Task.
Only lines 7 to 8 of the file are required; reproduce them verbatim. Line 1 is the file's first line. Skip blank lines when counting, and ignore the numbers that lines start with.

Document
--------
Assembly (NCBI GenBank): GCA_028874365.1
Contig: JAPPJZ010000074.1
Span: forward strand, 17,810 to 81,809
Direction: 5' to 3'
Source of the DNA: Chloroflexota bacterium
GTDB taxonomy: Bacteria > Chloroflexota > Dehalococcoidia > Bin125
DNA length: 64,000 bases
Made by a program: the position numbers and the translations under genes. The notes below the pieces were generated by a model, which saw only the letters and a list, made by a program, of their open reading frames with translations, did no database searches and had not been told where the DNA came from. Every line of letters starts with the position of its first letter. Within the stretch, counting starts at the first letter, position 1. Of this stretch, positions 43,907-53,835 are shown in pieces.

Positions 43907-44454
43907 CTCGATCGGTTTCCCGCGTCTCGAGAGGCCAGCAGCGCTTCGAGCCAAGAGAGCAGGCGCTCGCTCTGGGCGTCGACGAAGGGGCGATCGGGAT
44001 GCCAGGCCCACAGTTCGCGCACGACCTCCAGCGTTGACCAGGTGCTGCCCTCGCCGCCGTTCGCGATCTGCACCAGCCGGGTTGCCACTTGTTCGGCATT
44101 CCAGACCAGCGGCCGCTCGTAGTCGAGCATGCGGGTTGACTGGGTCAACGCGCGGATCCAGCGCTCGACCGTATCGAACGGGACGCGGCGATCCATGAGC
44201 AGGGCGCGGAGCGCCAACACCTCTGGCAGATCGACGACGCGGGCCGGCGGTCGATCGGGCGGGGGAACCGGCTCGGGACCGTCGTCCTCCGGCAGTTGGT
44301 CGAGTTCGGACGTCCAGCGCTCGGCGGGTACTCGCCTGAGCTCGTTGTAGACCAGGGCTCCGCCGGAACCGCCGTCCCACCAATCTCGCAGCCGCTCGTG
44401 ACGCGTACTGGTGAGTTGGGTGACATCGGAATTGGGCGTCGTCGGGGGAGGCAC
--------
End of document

DNA length: 64,000 bases
Made by a program: the position numbers and the translations under genes. The notes below the pieces were generated by a model, which saw only the letters and a list, made by a program, of their open reading frames with translations, did no database searches and had not been told where the DNA came from. Every line of letters starts with the position of its first letter. Within the stretch, counting starts at the first letter, position 1. Of this stretch, positions 43,907-53,835 are shown in pieces.